What kind of message are social media companies sending?

“60 seconds with Max Pitter” was the headline on Facebook this past Sunday night — and it was the kind of episode the program regularly celebrates. With its mix of interviews and drama, there’s no denying that 60 Minutes makes good television — the vast majority of which was but a dream scenario for some right-wing outlets.

How does this relate to Facebook? We now know that the social media platform made a second ad in November that linked vaccines to global warming. It was banned from the network due to its content.

The decision to ban the ad, and thus to remove 60 Minutes’ depiction of the pharmaceutical industry’s agenda, was especially damaging for one particular publication that posted the ad from the source.

Conservative blogs like Breitbart and Infowars covered the story Monday afternoon, and shortly after, so did right-wing outlets for Traditional American Values and Newsmax — who bought “60 seconds with Max Pitter” ads this past Sunday.

While Facebook does have an issue-based standards policy, it is determined to be “general in nature.” In other words, it’s open for interpretation, and that’s fine if you’re in a right-wing blogosphere that really doesn’t care about nuances like historical accuracy or citation. Twitter’s media guidelines are similar, as are other networks. (Although they also do not run right-wing-themed ads on their platforms.)

But even if you do not care about historical accuracy or discussion of vaccinations’ safety — and this isn’t limited to right-wing outlets — or even if the 60 Minutes-branded ad contained its own level of selective quotation and cherry-picking — that’s still not a good sign for social media companies.

The problem now is that we don’t know what the ad said exactly, so it remains anyone’s guess as to whether the time-sensitive “60 Seconds with Max Pitter” ad can be fairly characterized as anti-Semitic. Breitbart editor Joel Pollak seemed to think so, telling its readers that the advertisement was, “Vaccination fears and climate change are self-evidently connected: it’s just a fact.”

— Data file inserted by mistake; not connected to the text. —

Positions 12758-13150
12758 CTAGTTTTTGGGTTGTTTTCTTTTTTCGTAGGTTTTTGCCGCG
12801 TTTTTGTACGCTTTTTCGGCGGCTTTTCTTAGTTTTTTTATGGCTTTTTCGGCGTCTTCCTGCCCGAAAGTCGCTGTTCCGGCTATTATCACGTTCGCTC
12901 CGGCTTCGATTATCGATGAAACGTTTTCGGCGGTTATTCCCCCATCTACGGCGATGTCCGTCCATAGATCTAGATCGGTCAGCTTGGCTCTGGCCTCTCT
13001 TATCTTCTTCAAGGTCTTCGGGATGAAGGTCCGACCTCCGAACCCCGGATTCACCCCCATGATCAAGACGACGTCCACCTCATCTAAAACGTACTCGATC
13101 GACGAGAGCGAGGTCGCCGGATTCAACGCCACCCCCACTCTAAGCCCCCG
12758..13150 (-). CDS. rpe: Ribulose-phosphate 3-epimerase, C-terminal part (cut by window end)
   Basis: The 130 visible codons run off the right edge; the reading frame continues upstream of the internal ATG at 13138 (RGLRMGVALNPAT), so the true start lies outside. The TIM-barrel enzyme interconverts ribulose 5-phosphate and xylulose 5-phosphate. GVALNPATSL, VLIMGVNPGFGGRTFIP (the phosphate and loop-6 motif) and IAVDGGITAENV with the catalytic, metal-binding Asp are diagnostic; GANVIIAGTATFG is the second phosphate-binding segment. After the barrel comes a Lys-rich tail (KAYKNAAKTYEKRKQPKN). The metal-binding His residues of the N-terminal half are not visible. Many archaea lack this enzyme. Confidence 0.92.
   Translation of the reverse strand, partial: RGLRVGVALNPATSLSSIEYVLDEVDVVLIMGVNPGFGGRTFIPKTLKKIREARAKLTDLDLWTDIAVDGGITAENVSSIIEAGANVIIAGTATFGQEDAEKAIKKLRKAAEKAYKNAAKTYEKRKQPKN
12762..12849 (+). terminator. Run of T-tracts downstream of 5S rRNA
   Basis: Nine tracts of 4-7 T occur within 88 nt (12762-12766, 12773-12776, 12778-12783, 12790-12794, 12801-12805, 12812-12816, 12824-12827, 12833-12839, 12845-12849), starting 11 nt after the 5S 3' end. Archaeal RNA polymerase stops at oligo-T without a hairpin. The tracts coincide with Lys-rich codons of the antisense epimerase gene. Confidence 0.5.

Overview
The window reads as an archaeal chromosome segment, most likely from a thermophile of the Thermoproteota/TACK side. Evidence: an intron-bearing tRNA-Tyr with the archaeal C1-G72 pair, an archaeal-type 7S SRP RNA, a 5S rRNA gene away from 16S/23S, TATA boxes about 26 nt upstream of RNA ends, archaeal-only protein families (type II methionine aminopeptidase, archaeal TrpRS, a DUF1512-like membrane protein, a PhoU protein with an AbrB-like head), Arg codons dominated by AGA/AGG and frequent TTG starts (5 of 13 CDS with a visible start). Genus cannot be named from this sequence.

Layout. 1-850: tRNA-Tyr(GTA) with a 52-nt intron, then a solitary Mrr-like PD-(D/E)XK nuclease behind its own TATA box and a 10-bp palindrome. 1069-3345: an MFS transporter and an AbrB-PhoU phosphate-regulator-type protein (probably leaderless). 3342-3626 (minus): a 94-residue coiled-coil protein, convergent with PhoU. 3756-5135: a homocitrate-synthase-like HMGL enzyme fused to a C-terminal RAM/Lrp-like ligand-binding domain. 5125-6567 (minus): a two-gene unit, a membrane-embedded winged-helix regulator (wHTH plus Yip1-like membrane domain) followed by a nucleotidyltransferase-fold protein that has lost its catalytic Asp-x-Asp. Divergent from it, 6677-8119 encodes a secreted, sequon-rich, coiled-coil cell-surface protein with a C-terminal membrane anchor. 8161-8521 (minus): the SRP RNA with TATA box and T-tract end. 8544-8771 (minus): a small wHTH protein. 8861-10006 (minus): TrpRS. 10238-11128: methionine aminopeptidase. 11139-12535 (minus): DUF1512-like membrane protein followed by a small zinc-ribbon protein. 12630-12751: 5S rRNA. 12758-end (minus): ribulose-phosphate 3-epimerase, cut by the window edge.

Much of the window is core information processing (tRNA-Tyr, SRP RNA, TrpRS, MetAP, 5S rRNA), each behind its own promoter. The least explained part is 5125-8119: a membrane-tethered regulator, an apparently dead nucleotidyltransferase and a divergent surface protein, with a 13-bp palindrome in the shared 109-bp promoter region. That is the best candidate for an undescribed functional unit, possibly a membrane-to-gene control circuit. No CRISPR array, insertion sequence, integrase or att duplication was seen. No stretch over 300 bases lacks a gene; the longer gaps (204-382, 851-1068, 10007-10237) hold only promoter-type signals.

Pollak appears to be right about the connection: mass vaccinations, a practice widely seen as a relatively recent discovery, were initiated as a way to combat diseases that were taking a toll on the human population. And while science does not say that global warming is linked to vaccines, it does say that vaccines provide important protection against diseases like measles and polio, and vaccines are made on an industrial scale, the biggest component of which are often corn-based derivatives with a growing amount of synthetic nitrogen.

While Vaccines don’t cause global warming, GMOs do

Vaccines aren’t exactly protected against criticism, even if they are a proven benefit. Just look at the case of NeNe Leakes, a singer and star of the NBC reality series “Real Housewives of Atlanta,” who claimed that there’s scientific evidence that vaccines can cause autism. (There is none.)

While the good news here is that right-wing outlets were not able to purchase the 60 Minutes ad this past Sunday, there is no sign that Facebook and other networks are taking heed of their power. Yet again, the social media platform refused to run the ad that was clearly banned by the policies.

In the coming weeks, we’ll probably hear more reports that right-wing organizations bought “60 seconds with Max Pitter” ads on Facebook this weekend. We might not hear about them for years, though.

What we’ll hear about more often, is whether or not Facebook ad bans will stop right-wingers from flooding the network with hate.

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